I still hadn't received a clear answer on whether or not the training was mandatory. So I asked -- it is. In fact, this is how it plays out: via Homeland Security (aha! knew it) FEMA,  then the Justice Department, trickling down to the Education Department, and finally on the state level, something called the School Safety Act was implemented. This included mandatory training school districts have to provide to staff. I think, from what the woman said, no money was provided for this training -- school districts were on their own for that. Many chose A.L.I.C.E. for this mandatory training, but there are other programs available. The point is, mandated anti-terror training comes down from Homeland Security.

Sitting Ducks
Old school lock down procedures always bothered me. Turn off the lights, be quiet, lock the door, huddle against the walls away from the door, and hope for the best. Always seemed pretty hopeless to me.

I did like the A.L.I.C.E. focus on protecting oneself. Made sense. I have no issues with that.

The Shooter Comes
The debriefing was over, and the person from HR had to leave, as did my two co-workers. A drill was still going on, but I was assured it wouldn't affect me. I was to make my way back to the cafeteria, where everyone would soon reconvene. I didn't know my way around this particular school, not having been in the building before, so I wasn't sure how to get back to the cafeteria. An officer led me to the gym door, which was open. The cafeteria was on the other side of the gym, which was empty. As I was walking, an announcement came over the P.A. system: "Shooter in the gym." I heard the air horn. And this is what was both interesting and frightening: I actually felt fear. Somewhere in my head I knew all of this was fake -- hell, I could hear that stupid air horn after all -- but my entire body was in fear/flight/fight mode. I made it into the cafeteria, and my only thought was to get out of sight and grab hold of some objects to throw at the "shooter."  He comes through the gym and up to the door, but I couldn't see him. After a few seconds he left.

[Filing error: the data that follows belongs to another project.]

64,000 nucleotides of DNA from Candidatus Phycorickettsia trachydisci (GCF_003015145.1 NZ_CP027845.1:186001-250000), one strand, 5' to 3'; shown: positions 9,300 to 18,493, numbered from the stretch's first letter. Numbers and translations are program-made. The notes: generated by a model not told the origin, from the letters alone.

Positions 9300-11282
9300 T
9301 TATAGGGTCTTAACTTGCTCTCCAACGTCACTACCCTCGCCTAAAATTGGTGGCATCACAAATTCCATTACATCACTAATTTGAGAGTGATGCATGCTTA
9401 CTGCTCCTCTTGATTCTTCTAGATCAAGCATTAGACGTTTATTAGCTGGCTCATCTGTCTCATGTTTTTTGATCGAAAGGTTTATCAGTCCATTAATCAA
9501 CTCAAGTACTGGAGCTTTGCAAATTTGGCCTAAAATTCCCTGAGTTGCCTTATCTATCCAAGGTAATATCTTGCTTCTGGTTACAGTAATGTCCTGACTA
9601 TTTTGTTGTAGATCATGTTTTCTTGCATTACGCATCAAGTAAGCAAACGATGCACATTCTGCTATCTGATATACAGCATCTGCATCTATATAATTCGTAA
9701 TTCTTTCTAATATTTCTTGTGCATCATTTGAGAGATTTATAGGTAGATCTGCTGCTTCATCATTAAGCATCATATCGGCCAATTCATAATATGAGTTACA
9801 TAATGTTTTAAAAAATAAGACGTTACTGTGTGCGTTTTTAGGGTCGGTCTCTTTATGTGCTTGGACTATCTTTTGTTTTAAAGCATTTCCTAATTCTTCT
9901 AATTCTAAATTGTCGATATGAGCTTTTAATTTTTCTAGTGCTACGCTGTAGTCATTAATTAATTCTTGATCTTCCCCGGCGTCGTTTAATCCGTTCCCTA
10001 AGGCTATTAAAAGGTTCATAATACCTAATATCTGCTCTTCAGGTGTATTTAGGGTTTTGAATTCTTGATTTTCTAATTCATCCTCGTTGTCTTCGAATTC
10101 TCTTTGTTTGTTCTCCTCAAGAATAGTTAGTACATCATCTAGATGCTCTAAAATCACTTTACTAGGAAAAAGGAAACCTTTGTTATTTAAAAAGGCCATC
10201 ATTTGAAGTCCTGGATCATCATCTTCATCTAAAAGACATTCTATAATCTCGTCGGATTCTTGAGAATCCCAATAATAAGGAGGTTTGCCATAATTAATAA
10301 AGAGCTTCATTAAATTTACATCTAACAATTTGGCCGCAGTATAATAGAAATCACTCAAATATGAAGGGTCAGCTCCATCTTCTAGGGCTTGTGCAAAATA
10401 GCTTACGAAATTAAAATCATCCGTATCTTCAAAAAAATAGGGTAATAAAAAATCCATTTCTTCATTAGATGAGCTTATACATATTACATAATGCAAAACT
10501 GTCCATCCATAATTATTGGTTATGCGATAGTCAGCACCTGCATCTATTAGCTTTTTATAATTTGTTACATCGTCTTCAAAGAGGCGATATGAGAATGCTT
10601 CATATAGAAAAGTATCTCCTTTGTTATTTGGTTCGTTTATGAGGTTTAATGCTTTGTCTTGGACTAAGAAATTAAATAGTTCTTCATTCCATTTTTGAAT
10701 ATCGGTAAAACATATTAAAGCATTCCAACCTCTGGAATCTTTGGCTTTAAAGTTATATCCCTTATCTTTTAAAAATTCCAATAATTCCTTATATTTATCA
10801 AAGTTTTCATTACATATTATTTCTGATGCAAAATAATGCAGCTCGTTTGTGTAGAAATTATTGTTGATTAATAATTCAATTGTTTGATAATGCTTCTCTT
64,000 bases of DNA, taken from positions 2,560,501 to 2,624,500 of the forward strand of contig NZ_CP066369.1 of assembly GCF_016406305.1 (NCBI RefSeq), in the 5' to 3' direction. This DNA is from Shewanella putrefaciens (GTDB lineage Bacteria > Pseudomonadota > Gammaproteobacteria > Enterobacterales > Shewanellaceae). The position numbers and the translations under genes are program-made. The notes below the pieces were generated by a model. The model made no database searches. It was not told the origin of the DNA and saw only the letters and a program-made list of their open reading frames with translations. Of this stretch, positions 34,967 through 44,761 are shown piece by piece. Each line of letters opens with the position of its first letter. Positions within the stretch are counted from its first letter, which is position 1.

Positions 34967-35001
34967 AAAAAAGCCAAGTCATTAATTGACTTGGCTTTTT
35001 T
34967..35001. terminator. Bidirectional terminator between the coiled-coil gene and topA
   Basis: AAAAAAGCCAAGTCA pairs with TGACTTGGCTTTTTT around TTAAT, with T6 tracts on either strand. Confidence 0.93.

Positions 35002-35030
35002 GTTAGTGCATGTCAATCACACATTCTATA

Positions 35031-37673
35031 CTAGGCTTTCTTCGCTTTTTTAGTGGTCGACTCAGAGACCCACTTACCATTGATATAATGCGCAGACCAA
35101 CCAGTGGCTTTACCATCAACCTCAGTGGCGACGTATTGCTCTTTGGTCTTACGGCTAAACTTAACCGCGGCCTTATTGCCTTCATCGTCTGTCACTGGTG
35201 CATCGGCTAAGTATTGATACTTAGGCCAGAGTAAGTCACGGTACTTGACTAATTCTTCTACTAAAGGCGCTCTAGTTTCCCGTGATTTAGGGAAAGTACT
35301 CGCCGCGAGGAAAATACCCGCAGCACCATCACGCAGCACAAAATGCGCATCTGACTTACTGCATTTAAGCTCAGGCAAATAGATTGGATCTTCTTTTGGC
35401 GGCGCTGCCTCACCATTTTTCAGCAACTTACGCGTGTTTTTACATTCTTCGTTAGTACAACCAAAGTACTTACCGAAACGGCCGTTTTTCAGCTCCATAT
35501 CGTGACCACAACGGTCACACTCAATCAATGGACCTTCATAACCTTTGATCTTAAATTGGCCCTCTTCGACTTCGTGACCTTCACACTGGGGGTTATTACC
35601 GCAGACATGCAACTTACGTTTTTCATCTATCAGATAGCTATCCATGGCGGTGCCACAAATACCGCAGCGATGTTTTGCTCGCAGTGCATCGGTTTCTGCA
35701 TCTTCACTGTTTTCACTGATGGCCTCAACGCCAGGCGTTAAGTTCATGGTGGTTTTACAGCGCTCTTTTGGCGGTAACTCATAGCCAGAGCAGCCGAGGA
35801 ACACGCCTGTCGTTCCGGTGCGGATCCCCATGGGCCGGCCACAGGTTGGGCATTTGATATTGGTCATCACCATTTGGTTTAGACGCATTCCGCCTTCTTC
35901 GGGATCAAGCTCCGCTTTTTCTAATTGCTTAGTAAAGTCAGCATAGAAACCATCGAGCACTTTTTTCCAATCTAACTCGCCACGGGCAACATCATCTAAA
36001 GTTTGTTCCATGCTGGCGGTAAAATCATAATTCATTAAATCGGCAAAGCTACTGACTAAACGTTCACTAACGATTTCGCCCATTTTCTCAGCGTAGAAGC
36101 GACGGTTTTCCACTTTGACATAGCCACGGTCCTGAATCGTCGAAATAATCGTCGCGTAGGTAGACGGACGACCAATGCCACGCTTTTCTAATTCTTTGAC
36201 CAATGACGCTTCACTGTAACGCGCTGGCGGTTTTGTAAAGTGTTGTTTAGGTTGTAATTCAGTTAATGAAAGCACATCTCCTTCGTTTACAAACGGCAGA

This mechanism -- fear and response replacing the staged scenario -- is what is being manipulated by the powers that be.

Meta Views
It was clear the officers who put on the training were dedicated and sincere. It was helpful to learn strategies to protect yourself and others in these kinds of situations. Staff who were there had good intentions. On a practical, immediate level, this training was useful.

But on another level, there's a whole lot wrong with this. Training is fine, but so are other measures that would thwart acts of violence. Yet none of those are in place. It's left up to individual entities to implement these things. Such things cost money, which is not provided by the infrastructure that mandates such trainings and measures takes place. There is no cohesiveness and there is no funding. At the highest level, "they" know this very well, and "they" do not care. They are well aware most people are happy pawns (not reading the waiver, signing it without a thought) and play on the fact people very easily get carried away in the roles placed on them. "They" manipulate our reality, and most people -- all those happy pawns -- don't know it. Knowing that most citizens want to do the right thing (after all, who doesn't want to protect children?) "they" foist mandate after mandate, role after role, adjust our realities, play with our minds and emotions, and implement contradictory, endless loops of Kafka like scenarios that must be enforced.